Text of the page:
by Rev. DeAndre Johnson
The privilege of servant leadership in the Church is the call to share in the preparation of congregations and the whole Church for the mission of God in the world. The obligation of servant leadership is the forming of Christian disciples in the covenant community of the congregation. . . . The ordained ministry is defined by its faithful commitment to servant leadership following the example of Jesus Christ, by its passion for the hallowing of life, and by its concern to link all local ministries with the widest boundaries of the Christian community.–The Book of Discipline, ¶¶ 138-139
“Why do you need to be ordained to do that?”
This is one of the questions frequently asked of those who are discerning a call into ordained ministry, especially those considering the diaconate. The question invites the unsuspecting candidate to consider more fully their call to ordination and the distinctiveness of that call over against that of lay servanthood.
One would think that most candidates will have pondered this before beginning the process for ordination. However, it has been my experience that many, in fact, have not considered this or do not have a clear enough understanding of how ordained ministry stands separate and apart from the ministry of the laity.
Some of my fellow deacon colleagues also struggle with this distinctiveness, especially as it relates to how deacons and elders collaborate in ministry. This is no doubt in part caused and further compounded by the strong systemic bias towards the ministry of the elder within the United Methodist Church, which in turn is a direct result of the muddied history of the permanent diaconate in our denomination.
I find myself coming back to the Discipline’s description of deacons’ servant leadership as key to understanding deacons’ role and ministry in the church.
Deacons are called to lead the church in servant ministry, not simply to do servant ministry.
According to ¶328, “It is the deacons, both in person and function, whose distinctive ministry is to embody, articulate and lead the whole people of God in its servant ministry.” I think many of us—lay and clergy as well as boards and committees on ordained ministry—are tempted to equate the obligation of leadership with the certification or affirmation of giftedness. Put another way, I have found that many of those struggling to discern the why of ordination are more so seeking affirmation of their gifts and passion than a call to lead the church. Yet strong diaconal leadership is precisely what the church needs.
If ordained leadership is to be more than a confirmation of giftedness or passion, then deacons serving within the local church must understand that their ministry—whether that be music, worship, discipleship or outreach—is to lead those in their charge toward a more faithful practice of Christian discipleship within their mission field. For example, maintaining the Sunday school program should not be a deacon’s end goal as much as establishing a program or system that forms disciples who understand the basics of Christianity and the Wesleyan distinctiveness, and how to apply these to the contexts in which they live and work.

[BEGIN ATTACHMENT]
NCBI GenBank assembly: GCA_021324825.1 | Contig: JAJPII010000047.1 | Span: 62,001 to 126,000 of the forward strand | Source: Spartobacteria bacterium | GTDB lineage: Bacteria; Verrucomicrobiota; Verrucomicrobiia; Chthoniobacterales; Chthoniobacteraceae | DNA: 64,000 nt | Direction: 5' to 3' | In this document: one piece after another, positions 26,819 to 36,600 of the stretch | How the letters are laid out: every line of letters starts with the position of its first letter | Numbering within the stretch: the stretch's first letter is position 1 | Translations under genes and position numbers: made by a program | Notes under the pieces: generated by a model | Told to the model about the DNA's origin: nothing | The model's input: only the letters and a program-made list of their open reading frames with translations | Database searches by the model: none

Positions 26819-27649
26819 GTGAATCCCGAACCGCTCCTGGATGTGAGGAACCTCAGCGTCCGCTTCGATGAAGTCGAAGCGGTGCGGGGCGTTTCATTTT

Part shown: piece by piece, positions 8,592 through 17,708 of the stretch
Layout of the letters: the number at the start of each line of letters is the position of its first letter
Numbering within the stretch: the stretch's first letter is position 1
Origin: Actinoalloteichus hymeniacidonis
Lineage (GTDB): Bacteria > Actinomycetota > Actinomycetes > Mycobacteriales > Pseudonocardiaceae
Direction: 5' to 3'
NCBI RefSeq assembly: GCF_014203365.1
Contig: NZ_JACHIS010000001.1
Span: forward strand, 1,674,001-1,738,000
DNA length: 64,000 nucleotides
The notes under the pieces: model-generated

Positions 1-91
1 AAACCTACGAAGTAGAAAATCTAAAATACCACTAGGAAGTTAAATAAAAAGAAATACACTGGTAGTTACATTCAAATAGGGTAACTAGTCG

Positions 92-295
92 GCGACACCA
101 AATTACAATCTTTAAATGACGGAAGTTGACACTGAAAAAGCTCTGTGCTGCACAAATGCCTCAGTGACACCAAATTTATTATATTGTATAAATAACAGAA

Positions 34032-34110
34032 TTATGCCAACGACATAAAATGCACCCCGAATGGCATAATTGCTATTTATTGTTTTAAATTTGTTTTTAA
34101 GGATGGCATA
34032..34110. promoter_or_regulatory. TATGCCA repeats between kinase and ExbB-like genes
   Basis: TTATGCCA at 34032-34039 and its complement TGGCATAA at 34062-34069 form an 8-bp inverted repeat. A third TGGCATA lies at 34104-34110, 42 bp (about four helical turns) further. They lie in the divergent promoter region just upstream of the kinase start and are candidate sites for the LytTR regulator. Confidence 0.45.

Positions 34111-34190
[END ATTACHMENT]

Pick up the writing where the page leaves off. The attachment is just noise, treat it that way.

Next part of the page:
Deacons serving in ministries beyond the local church must not isolate their work from the local church’s mission and ministry. Again, deacons are called to lead the church in servant ministry, not simply to do servant ministry. So, it is incumbent upon deacons serving in the nonprofit sector or with boards or agencies—even those within the UMC—to intentionally find ways for their ministry to connect back to the local church and to lead that local church into faithful engagement with that ministry.
Train and deploy laypeople
One beautiful example I have seen is from a deacon colleague who serves as a hospital chaplain. She trains and coordinates a team of lay visitors from her church who make monthly visits to parishioners in care facilities. She also works with the church to provide resources for grief and end-of-life care counseling. Thus, she expands her role as a chaplain to leading others into ministries of healing and grace, so that no one suffers or dies alone.
My ministry is primarily in music and worship within a local congregation. I think in terms of how our worship life together shapes our understanding and engagement with the mission of God in our mission field. While I do care about attaining excellence in our musical presentation and in the logistics of worship, the primary questions I’m asking every week are:
- Were the people invited and prepared well to accept a call to follow Jesus more fully?
- Were there enough “on-ramps” for people to engage fully in worship, so that no one was left behind or left out?
- Whose voice is missing, and why?
- What do we hope the people will know or do now that they may not have known or done before?
Ordination is not simply about the hallowing of my life, but all life. More specifically, it’s about how God in Christ through the Holy Spirit has called me and others to follow the example of Jesus who sent his disciples out into the world to make more disciples. The obligation of ordination calls us into leadership that holds responsibility for the whole of the Church.
How are you being called not just to practice but to lead the church’s servant ministry?
Rev. R. DeAndre Johnson is pastor of music and worship life at Christ Church Sugar Land, in Sugar Land, Texas. He served as part of the worship team for the 2016 United Methodist General Conference.
United Methodist ordination theology and vows (service ordinal)